Perfect for pots

For some of us gardening in pots or containers is a necessity. If you live in an apartment or condo with only a balcony, you are probably delighted to be able to grow ornamentals, vegetables or both in pots. Or, maybe you’re like me and you can’t resist trying the latest and greatest plant you fell in love with at the nursery but don’t really have a spot for in your garden. Whatever your reason is for pot gardening, there are unlimited choices of what you can grow in containers including dwarf conifers, trees, shrubs, perennials, annuals and bulbs.

If the containers you planted up with summer color are beginning to fade, now is the perfect time to refurbish them by adding seasonal color like pansies or violas (I'm growing Peach Sorbet from the Sorbet series this year) parsley, snapdragons and ornamental cabbages and kale. You can also plant spring flowering bulbs in decorative pots and over plant them with these same winter annuals, which will make for a fantastic display next spring. A single specimen like a Japanese maple, Harry Lauder's walking stick, Corylus avellana 'Contorta,' dwarf conifer or a weeping tree will provide color and interest in every season. In winter, berried shrubs like deciduous hollies lift our spirits even on gray days.

A group of containers makes an effective display but even one potted garden that includes perennials, annuals and woody plants can make a big impact. Containers can be used to enhance an entrance, brighten an area of your garden that needs color or grouped together to create garden scenes.

When I visited GardenHood last week (the newly opened nursery in Grant Park) I was inspired by some of the combinations they put together including a pot with the succulent Graptopetalum, Heuchera 'Caramel,' Heuchera villosa 'Autumn Bride,' Euphorbia 'Rudolph,' a hardy red bottlebrush called Callisetemon 'Woodlanders Hardy,' Juncus 'Occidental Blue' and Yucca aloifolia 'Purpurea.' The combination of colors and textures promises to please for months. Another container featured dark foliage and flowers with Euphorbia 'Blackbird,' bronze fennel, black mondo, Heuchera 'Mocha' and Heucherella 'Alabama Sunrise.'

Recently I was talking about plants for pots with Dianna of Scottsdale Farms Nursery in Alpharetta and she likes the teddy bear arborvitae Thuja occidentalis 'Teddy' for containers. It has blue-green foliage and is so soft looking, "you just want to pet it."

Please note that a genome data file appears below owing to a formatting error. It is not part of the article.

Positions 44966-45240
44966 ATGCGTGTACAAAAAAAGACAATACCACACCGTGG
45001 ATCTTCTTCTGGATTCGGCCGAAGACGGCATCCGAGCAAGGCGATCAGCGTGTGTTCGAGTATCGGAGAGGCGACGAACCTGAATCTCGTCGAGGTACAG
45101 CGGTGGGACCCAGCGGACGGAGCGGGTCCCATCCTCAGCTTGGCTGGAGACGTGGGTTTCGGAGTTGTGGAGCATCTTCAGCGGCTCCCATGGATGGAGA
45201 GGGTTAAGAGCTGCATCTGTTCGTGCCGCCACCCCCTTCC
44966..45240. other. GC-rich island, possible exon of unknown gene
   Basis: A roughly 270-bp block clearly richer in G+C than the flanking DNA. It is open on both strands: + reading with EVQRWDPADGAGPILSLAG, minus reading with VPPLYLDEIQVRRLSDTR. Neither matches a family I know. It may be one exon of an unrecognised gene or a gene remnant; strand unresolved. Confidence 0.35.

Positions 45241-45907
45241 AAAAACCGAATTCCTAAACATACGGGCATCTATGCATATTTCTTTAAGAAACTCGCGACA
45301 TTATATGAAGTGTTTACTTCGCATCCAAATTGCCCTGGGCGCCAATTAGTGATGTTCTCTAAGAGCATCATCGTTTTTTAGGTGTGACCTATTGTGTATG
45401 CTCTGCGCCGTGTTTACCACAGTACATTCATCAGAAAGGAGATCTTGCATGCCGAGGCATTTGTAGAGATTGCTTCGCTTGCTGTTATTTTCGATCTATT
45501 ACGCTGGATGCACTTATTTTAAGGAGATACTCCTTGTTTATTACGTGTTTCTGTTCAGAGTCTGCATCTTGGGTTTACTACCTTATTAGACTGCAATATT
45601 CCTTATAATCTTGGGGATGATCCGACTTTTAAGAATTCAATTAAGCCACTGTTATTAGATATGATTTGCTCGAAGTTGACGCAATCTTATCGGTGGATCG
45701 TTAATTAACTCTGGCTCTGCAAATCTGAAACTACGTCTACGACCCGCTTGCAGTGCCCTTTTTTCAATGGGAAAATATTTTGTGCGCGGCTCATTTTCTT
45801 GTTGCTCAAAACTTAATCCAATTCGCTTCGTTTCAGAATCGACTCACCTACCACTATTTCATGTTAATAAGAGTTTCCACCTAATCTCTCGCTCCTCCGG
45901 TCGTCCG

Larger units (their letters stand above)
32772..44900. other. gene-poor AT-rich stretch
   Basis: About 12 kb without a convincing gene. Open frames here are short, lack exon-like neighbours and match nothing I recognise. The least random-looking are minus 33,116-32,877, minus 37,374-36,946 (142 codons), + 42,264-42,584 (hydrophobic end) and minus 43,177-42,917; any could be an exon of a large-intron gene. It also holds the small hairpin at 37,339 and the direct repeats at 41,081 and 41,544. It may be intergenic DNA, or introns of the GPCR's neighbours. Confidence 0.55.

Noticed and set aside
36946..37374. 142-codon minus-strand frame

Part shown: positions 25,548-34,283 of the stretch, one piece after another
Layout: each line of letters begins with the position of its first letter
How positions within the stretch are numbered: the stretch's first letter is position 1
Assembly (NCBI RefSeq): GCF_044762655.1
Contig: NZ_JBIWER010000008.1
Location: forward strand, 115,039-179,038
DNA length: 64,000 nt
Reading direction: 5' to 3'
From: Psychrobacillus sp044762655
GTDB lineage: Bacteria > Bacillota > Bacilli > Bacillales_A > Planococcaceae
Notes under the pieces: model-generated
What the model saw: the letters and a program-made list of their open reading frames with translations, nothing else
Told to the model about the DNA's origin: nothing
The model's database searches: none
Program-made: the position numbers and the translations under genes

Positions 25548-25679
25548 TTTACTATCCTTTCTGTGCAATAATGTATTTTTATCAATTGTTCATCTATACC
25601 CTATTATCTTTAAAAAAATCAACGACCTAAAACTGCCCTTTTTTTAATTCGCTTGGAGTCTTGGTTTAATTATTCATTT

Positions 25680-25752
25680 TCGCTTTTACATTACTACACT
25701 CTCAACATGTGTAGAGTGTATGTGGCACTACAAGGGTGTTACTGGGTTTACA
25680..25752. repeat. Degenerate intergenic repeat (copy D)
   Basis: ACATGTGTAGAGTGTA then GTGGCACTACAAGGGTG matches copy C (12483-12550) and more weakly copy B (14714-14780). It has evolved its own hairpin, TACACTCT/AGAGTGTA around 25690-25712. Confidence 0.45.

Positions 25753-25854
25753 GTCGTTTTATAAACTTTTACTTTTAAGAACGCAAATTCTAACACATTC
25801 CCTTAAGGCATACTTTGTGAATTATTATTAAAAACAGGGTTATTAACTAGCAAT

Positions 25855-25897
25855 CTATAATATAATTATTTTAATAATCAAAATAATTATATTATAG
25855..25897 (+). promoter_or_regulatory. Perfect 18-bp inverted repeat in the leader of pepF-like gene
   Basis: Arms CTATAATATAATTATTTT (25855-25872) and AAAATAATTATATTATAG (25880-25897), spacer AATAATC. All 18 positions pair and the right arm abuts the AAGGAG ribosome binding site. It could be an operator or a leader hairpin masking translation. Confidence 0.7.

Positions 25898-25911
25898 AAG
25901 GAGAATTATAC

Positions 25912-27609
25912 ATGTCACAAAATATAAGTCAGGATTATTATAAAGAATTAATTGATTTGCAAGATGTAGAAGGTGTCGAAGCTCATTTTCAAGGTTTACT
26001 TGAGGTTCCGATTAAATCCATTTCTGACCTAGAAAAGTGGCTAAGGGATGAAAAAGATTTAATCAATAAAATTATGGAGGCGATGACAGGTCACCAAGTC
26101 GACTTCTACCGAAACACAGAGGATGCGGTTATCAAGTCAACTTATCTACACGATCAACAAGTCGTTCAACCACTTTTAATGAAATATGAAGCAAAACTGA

I am not a big fan of Nandinas but the thread-leaf Nandina domestica 'Filamentosa' with its deep cut lacy foliage looks like a fern and is also perfect for growing in a pot. Boxwoods are ideal for container culture and there are many choices including the littleleaf types like Buxus microphylla 'Golden Dream' which has bright green leaves edged with a golden border.

Succulents provide bold architecture and many are happy growing in containers. I grow a few agaves but would like to try some more and plan to grow them in pots.

Beyond beauty, gardening in containers makes it easy to adjust the soil according to the needs of the plants you’re growing. And, you can move pots as needed to make sure they receive the proper amount of light. If a plant dies, you can replace it with something else. Gardening in containers gives me an opportunity to try more plants and combinations that I might not otherwise grow.

Erica’s Pick

Little Diamond Japanese Cedar

Botanical name: Cryptomeria japonica 'Little Diamond'

About the plant: This tidy looking evergreen conifer has soft bright green foliage. Selected in Holland it is reported to grow only 2' tall and 3' wide in ten years.

Use in the garden: This dwarf conifer is perfect for pots or planted in a group to mark an entrance. You can also include it in the perennial border to provide evergreen color throughout the year.

Planting and care: Plant 'Little Diamond' in full sun or part shade in a moist, well-drained soil.

Source: GardenHood, 353 Boulevard SE, Atlanta, GA 30312


Erica Glasener is a horticulturist and host of "A Gardener's Diary" which airs at 6:30 a.m. Fridays on HGTV. For questions visit Erica Glasener.

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